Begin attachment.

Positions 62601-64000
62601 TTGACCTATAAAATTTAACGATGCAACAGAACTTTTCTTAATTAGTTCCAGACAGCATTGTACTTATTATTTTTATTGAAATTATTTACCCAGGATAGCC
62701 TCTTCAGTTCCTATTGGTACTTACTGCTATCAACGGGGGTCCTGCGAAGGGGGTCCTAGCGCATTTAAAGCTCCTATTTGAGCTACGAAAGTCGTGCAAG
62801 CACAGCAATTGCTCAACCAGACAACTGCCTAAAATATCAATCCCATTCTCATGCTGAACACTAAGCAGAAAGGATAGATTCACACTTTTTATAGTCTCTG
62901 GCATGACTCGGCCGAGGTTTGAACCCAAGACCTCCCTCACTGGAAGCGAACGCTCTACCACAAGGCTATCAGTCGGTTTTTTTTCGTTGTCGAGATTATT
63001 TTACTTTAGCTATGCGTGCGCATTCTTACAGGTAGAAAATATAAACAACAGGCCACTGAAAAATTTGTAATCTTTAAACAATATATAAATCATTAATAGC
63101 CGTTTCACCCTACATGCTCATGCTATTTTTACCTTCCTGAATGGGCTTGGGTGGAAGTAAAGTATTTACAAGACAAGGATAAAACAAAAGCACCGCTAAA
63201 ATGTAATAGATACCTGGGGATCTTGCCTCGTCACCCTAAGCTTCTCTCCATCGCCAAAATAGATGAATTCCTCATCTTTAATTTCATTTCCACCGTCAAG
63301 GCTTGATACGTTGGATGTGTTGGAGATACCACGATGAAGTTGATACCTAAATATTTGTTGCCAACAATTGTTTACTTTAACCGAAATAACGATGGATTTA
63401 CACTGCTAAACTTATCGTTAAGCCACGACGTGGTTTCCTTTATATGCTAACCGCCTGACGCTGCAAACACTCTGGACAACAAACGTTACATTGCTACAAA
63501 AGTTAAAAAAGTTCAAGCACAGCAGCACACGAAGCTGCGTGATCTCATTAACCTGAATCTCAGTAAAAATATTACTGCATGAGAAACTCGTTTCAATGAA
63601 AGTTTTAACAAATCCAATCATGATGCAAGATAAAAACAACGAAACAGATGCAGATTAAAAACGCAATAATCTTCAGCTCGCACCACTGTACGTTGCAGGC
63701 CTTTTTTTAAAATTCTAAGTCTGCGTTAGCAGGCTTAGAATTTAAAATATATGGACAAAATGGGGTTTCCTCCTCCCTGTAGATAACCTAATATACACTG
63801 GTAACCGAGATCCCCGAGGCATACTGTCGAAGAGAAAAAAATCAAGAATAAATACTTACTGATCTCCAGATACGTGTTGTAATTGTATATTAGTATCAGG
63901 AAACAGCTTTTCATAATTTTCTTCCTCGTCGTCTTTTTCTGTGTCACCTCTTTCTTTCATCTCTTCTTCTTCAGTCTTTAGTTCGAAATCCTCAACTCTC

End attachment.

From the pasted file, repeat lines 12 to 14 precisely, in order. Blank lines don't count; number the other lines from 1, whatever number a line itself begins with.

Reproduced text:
63601 AGTTTTAACAAATCCAATCATGATGCAAGATAAAAACAACGAAACAGATGCAGATTAAAAACGCAATAATCTTCAGCTCGCACCACTGTACGTTGCAGGC
63701 CTTTTTTTAAAATTCTAAGTCTGCGTTAGCAGGCTTAGAATTTAAAATATATGGACAAAATGGGGTTTCCTCCTCCCTGTAGATAACCTAATATACACTG
63801 GTAACCGAGATCCCCGAGGCATACTGTCGAAGAGAAAAAAATCAAGAATAAATACTTACTGATCTCCAGATACGTGTTGTAATTGTATATTAGTATCAGG